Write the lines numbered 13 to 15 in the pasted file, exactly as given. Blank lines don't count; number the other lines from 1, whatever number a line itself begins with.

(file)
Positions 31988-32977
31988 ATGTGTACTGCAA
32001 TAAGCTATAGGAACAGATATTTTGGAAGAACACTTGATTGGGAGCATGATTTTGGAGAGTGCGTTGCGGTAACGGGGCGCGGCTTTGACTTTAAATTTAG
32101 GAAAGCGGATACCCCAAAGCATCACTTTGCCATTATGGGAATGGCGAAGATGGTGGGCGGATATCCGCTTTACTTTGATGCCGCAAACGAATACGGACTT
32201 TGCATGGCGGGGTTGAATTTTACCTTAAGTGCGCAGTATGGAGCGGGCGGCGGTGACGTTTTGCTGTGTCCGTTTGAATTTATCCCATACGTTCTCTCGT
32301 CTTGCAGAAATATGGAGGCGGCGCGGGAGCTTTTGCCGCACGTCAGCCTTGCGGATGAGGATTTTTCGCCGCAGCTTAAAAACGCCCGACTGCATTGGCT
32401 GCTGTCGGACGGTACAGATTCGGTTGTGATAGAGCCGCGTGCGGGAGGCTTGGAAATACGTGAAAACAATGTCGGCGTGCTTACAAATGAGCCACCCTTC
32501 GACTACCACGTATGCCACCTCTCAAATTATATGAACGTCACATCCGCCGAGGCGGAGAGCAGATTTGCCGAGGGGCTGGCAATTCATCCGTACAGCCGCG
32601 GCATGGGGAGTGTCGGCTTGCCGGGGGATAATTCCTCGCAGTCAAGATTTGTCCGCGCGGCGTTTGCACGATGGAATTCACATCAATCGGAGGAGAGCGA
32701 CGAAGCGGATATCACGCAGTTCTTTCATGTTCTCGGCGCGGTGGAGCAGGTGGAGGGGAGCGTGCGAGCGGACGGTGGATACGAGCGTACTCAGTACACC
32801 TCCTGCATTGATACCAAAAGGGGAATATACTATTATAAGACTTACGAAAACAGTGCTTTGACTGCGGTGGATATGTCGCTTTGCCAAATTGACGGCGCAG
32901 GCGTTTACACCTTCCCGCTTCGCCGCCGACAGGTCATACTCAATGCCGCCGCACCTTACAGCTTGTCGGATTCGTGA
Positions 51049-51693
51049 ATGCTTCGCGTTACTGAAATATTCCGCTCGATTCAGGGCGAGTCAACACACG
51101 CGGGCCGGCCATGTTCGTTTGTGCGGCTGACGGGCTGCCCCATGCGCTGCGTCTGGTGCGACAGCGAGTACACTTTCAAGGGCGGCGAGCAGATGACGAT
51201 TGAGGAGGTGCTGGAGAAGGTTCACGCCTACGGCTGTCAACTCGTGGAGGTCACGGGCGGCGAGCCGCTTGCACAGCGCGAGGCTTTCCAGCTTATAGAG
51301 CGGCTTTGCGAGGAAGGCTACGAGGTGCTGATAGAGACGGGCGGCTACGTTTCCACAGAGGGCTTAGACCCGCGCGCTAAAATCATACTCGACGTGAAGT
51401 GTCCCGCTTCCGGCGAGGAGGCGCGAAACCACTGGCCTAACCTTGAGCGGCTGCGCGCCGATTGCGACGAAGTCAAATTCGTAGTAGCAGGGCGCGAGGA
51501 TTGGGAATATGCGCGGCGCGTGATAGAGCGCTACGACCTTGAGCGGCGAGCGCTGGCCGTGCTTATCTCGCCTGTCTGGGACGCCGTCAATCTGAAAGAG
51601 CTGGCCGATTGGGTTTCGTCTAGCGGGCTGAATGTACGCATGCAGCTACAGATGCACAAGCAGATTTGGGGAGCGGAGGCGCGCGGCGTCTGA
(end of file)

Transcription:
Positions 51049-51693
51049 ATGCTTCGCGTTACTGAAATATTCCGCTCGATTCAGGGCGAGTCAACACACG
51101 CGGGCCGGCCATGTTCGTTTGTGCGGCTGACGGGCTGCCCCATGCGCTGCGTCTGGTGCGACAGCGAGTACACTTTCAAGGGCGGCGAGCAGATGACGAT